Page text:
But to chase world records, you have to steel yourself for obstacles and competition. Record chasing is the sum of equal parts obsession, the desire to know more about the fish that occupy your mind, and at least enough ego to want your name inscribed in the record books. Anglers who seek world records do so at the expense of many things, including their time, money, health, and work. Some record chasers are solitary. Others build lasting relationships with fellow fanatics, be they buddies, guides, or locals.
For his part, Hart chases records for as many species as possible, but he cherishes the snakehead above all. That 14-pound snakehead was indeed a world record—on 12-pound tippet.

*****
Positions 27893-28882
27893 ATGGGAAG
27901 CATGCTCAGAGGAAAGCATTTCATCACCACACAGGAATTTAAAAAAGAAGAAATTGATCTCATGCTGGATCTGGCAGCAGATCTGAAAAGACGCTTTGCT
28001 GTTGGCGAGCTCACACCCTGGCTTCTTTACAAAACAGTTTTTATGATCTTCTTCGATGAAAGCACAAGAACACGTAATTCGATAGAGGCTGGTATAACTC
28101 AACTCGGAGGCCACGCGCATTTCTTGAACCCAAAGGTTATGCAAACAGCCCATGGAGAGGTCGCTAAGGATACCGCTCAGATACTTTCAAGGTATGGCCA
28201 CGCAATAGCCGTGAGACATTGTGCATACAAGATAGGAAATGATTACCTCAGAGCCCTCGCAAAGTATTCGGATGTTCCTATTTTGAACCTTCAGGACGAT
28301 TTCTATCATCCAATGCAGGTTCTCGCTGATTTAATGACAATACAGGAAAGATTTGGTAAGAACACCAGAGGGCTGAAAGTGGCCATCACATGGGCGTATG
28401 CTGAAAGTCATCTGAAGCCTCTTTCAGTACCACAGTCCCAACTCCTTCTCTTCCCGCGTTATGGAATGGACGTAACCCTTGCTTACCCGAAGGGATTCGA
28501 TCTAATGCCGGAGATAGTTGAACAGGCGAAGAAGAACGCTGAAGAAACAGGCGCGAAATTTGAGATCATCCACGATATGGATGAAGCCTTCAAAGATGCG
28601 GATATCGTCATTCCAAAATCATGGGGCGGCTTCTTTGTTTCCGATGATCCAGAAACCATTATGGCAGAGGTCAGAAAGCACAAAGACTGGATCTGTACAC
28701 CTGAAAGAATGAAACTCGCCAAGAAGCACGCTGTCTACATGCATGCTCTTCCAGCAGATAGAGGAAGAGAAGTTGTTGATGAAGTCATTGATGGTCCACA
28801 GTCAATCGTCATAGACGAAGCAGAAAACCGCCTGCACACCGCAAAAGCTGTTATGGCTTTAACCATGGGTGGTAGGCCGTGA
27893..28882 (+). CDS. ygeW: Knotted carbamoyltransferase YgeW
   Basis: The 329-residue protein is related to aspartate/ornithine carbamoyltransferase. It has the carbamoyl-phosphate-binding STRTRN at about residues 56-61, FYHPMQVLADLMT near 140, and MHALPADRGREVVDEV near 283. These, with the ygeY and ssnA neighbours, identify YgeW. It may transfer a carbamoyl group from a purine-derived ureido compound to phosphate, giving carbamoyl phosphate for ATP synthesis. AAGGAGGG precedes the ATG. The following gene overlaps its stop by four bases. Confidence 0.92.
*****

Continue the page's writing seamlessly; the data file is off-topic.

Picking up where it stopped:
While many fishermen’s eyes might glaze over at the mention of tippets, Hart’s light up. The International Game Fish Association has created detailed rules for line class and tippet class records, with “tippet” being the preferred term among fly fishermen for the smallest diameter line connecting the fly to the leader. Most anglers know about the 22-pound 4-ounce world-record largemouth bass at the top of the IGFA record book (actually, there are two). Many don’t realize there are 14 tippet records for largemouths, three of which are currently vacant. These records have become the stuff of obsession among those, like Hart, who strive for the best fish in a particular tippet class.